Characteristics and outcomes of ALK+ non-small cell lung cancer patients in Korea
Asia-Pacific Journal of Clinical Oncology. Oct 2017;13(5):e239-e245
This study aimed to describe characteristics, treatment patterns and survival among Korean patients diagnosed with locally advanced or metastatic anaplastic lymphoma kinase (ALK)+ non-small cell lung cancer (NSCLC).
A retrospective patient chart review was conducted in major cancer centers in Korea in 2014-2015. Participating physicians reviewed patient charts and reported characteristics, treatment patterns, clinician-defined progression-free survival (PFS) and overall survival (OS) of ALK+ locally advanced or metastatic NSCLC patients. PFS and OS were estimated using Kaplan-Meier analysis.
Physicians reported on 55 ALK+ NSCLC patients. Median age at locally advanced or metastatic NSCLC diagnosis was 60 years. Most patients (82%) received initial chemotherapy; 13% received an ALK inhibitor in the first line; 62% received an ALK inhibitor by the end of follow-up. Of the 30 patients who received crizotinib, 83% discontinued and 13% died during crizotinib therapy. Median PFS on crizotinib was 6.7 months. Of those who discontinued, 32% switched to chemotherapy, 16% switched to a different ALK inhibitor and 52% received no further therapy. After discontinuing crizotinib, median OS was 6.0 months overall, and 3.4 months among patients who did not receive a second-generation ALK inhibitor.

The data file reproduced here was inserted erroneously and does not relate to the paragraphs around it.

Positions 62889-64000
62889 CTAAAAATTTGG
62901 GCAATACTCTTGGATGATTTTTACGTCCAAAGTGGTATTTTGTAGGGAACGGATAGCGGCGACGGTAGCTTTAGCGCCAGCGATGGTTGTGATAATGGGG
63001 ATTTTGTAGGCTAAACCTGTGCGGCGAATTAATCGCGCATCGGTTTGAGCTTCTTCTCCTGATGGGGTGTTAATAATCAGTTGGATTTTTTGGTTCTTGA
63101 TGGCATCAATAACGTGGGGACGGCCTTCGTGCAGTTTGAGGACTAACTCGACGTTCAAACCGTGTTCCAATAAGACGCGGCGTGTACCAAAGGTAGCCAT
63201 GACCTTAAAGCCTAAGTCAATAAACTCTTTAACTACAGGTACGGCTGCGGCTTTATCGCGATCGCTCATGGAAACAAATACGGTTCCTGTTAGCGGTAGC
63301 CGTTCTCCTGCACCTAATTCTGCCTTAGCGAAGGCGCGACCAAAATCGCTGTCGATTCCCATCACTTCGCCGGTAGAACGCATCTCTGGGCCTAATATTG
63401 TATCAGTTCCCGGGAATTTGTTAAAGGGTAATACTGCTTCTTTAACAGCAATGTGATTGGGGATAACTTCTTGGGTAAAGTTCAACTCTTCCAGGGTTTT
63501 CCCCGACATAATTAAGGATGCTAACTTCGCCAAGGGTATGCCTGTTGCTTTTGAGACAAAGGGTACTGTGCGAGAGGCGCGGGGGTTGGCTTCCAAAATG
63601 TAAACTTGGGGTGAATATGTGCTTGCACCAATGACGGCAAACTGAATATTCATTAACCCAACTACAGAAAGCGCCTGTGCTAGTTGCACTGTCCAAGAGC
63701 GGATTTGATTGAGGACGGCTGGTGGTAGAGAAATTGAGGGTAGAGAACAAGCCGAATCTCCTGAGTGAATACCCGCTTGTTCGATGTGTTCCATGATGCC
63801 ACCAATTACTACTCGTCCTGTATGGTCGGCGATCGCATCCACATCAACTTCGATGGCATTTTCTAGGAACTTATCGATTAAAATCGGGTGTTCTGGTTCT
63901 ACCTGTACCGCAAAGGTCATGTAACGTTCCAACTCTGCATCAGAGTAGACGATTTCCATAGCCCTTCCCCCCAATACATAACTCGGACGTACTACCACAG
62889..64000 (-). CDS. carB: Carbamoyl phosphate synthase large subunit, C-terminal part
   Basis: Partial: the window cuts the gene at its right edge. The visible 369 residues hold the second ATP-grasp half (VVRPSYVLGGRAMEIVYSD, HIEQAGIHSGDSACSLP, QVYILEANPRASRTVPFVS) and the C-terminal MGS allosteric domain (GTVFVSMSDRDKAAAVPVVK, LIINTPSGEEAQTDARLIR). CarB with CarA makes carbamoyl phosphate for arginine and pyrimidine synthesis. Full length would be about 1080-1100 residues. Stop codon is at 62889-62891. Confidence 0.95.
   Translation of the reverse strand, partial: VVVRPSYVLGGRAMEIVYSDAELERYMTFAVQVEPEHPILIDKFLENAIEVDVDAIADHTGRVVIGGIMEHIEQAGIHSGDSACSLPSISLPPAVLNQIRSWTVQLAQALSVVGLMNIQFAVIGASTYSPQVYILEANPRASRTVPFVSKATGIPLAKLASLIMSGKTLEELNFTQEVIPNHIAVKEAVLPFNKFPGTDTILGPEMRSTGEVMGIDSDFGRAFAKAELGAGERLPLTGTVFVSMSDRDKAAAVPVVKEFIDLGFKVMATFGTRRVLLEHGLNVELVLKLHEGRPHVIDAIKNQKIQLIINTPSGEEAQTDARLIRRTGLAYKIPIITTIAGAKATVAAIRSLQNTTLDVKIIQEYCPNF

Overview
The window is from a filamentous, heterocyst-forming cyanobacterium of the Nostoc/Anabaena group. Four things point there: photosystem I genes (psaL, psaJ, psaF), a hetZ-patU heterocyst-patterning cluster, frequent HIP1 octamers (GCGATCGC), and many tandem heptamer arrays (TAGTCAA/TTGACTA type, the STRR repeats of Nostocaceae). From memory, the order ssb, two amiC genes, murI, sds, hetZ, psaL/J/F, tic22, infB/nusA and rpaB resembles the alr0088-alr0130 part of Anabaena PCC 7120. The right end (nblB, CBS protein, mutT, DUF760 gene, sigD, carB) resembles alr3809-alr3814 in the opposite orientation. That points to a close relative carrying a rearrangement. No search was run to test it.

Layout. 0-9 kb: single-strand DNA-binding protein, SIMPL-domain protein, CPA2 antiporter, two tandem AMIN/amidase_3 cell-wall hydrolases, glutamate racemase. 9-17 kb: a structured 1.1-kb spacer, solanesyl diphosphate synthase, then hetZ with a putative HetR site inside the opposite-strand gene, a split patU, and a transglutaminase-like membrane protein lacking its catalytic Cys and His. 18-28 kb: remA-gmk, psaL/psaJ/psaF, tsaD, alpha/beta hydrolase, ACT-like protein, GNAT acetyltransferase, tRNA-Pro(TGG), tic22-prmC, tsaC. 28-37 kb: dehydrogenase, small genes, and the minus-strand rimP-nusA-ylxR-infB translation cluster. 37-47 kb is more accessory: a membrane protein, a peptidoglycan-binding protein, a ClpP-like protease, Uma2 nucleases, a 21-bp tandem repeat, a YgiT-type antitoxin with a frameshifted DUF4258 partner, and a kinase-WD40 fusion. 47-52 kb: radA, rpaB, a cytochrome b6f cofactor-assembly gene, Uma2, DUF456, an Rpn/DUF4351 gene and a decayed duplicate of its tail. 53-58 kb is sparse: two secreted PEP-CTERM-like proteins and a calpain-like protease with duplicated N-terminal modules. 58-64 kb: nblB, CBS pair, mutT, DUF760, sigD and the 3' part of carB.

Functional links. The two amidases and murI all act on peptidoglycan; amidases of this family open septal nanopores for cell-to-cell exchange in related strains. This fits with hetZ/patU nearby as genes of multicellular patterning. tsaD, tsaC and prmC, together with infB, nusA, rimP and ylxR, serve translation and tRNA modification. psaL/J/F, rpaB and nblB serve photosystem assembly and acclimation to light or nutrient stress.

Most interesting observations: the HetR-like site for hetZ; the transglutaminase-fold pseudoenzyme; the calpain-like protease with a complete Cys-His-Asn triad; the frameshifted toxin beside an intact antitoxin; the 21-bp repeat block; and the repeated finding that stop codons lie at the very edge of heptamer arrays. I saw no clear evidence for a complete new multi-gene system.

In this study of locally advanced or metastatic ALK+ NSCLC patients in Korea, roughly one-third did not receive an ALK inhibitor. Among patients who discontinued crizotinib, over half received no further antineoplastic therapy and OS was poor, particularly among patients without second-generation ALK inhibitor use. These findings suggest a need for greater access to effective treatments following crizotinib discontinuation for ALK+ NSCLC patients in Korea.